I still read to the end, though, didn't I? And I loved the ending a lot, even though I am still confused. And the character of Kite is brilliant, I adore him and the way Pulley wrote him.


So, would I recommend this book... I honestly don't know. All I can say is that I did enjoy my time with the story and the characters overall, but I am still confused as to what I just read. Take that as you will.



7/10 unbroken lighthouses.


{I received a review copy of this book from Bloomsbury in exchange for an honest review. All thoughts and feelings are my own. Thank you!!}

Book Review || Disfigured by Amanda Leduc

Tuesday, June 1, 2021

 


Disfigured
On Fairy Tales, Disability, and Making Space
Amanda Leduc
3rd March 2020

Okay, I'm a bit late to the party on this one (like many of my reviews of late...), but I think I partially avoided this one for a while because I was nervous. 'Disabled' as a label that I lay claim to, if perhaps a little delicately - not sure if I'm allowed to hold it, have it as my own. I've been chronically ill for 20 years now, and have had chronic pain on and off throughout most of that time, but it's been hard - as I know it has been for many other people - to acknowledge and truly feel like I can accept the label of 'disabled'. Much like other people, I often feel as if the term disabled is only used for people in wheelchairs, and even though I have used a wheelchair after surgeries in the past, and have had to really consider whether that might be a regular part of my future, I haven't really been a part of that definition - even when I was actively using a Disability Support Plan at University. Some days now, I feel like a proud disabled person, other days I just feel fearful that I'm doing something wrong by claiming that label. It's a work in progress, as much of life is.

Anyway, onto the book.

Disfigured can occasionally come across as a little bit of a jumble of things - memoir, deep dives on particular fairy tales, discussions on Disney movies - all shoved into one relatively-tiny book. And, whilst I have seen a few other people complaining about how it isn't 'academic enough' or even 'pseudo-academic' (didn't know that was a thing! Learning.), I loved the exploration of this book, and how it led me through a forest of Amanda Leduc's thoughts, musings, past experiences, and research.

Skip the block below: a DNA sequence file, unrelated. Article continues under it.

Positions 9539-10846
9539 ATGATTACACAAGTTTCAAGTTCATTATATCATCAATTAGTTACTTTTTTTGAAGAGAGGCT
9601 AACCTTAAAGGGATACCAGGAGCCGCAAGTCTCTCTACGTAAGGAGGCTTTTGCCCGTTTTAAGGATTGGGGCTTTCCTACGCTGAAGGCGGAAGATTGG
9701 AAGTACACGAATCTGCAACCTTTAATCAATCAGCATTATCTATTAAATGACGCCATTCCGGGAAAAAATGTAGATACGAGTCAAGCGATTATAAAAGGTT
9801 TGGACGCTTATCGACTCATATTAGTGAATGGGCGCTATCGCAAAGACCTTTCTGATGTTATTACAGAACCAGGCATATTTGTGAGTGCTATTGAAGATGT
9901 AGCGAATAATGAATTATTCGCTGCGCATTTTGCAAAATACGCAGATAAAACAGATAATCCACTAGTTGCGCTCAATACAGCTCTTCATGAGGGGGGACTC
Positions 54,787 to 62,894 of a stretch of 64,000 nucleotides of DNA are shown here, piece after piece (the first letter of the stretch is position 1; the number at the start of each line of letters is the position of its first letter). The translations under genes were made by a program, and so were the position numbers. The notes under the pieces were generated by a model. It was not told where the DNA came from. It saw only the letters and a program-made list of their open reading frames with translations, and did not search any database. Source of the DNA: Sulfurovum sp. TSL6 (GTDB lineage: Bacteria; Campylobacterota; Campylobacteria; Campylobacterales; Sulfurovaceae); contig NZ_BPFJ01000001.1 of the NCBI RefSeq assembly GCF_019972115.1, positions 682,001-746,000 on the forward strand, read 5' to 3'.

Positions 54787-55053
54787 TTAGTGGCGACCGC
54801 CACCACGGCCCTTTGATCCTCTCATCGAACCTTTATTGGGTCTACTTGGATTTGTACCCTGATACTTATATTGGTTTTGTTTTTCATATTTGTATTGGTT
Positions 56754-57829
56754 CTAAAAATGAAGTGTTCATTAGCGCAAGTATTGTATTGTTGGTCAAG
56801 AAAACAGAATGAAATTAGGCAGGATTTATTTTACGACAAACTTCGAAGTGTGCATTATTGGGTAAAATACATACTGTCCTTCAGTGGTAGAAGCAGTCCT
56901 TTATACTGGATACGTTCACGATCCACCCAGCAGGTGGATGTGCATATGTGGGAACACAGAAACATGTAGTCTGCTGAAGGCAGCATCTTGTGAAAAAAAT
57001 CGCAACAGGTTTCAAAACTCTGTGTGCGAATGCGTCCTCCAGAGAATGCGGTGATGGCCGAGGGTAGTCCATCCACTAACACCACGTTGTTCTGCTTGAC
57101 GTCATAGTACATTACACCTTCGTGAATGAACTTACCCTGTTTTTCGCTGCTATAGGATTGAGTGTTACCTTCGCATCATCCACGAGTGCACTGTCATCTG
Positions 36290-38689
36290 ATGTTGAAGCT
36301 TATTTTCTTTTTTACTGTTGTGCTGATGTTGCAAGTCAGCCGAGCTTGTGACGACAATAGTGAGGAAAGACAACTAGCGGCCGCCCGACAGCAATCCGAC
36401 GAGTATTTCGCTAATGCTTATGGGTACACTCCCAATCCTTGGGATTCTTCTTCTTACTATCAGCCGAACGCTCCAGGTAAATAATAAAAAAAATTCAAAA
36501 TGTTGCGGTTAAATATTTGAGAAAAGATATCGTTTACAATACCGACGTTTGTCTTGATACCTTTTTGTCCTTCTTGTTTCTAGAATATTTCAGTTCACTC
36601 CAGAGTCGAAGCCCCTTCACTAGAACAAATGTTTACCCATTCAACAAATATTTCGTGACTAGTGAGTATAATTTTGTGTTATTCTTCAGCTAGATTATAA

Perhaps because I have always loved nature writing with a touch of memoir, I was able to just slip into this one quite easily - explorations with a touch of memoir, something of a personal essay tied together with sparkle fairy lights and barbed wire. It felt a lot like sitting down to a cup of tea with Amanda and just listening as she thought through things, and I loved that.

There are definitely some challenging things here, and I think for anyone who hasn't really thought about the ableism inherent on things like fairy tales, Disney movies, or perhaps just everyday life, it might be quite confronting. I recently had someone ask me what ableism was, and I stumbled through an approximation of an answer (never mind that I actually didn't owe them anything, my anxiety never remembers that people can just google stuff). Now I wish I could just hand them a card with google search terms on it, along with a copy of this book. Because this book did make me feel seen, it made me feel like things I had thought about and the issues in certain stories that I had noticed but not said anything about were valid and real. And it took me on a journey that I think I will return to regularly in the future whenever my own ingrained ableism starts to act up again (vicious little thing).

This has been a very random and roundabout review, but I hope it comes across that I loved this book. I may check out Amanda Leduc's fiction next. Highly recommend her work.

10/10 houses made of gingerbread (allergy friendly).

I received a review ecopy of this book via NetGalley in exchange for an honest review. All thoughts and feelings are my own.

Book Review || No Time Like the Future by Michael J. Fox

Wednesday, May 26, 2021

 


No Time Like the Future
Michael J. Fox
17th November 2020

Ah, I have such fond memories of watching Michael J. Fox during daytime TV whenever Family Ties came on. And then whenever my brother wanted to watch Back to the Future. Then, when he made a guest appearance in Scrubs, I was honestly overjoyed. My point is - I quite like Michael J. Fox. I have previously read one of his other memoirs, Always Looking Up: The Adventures of an Incurable Optimist, and really loved it. So I was excited to get my hands on his latest.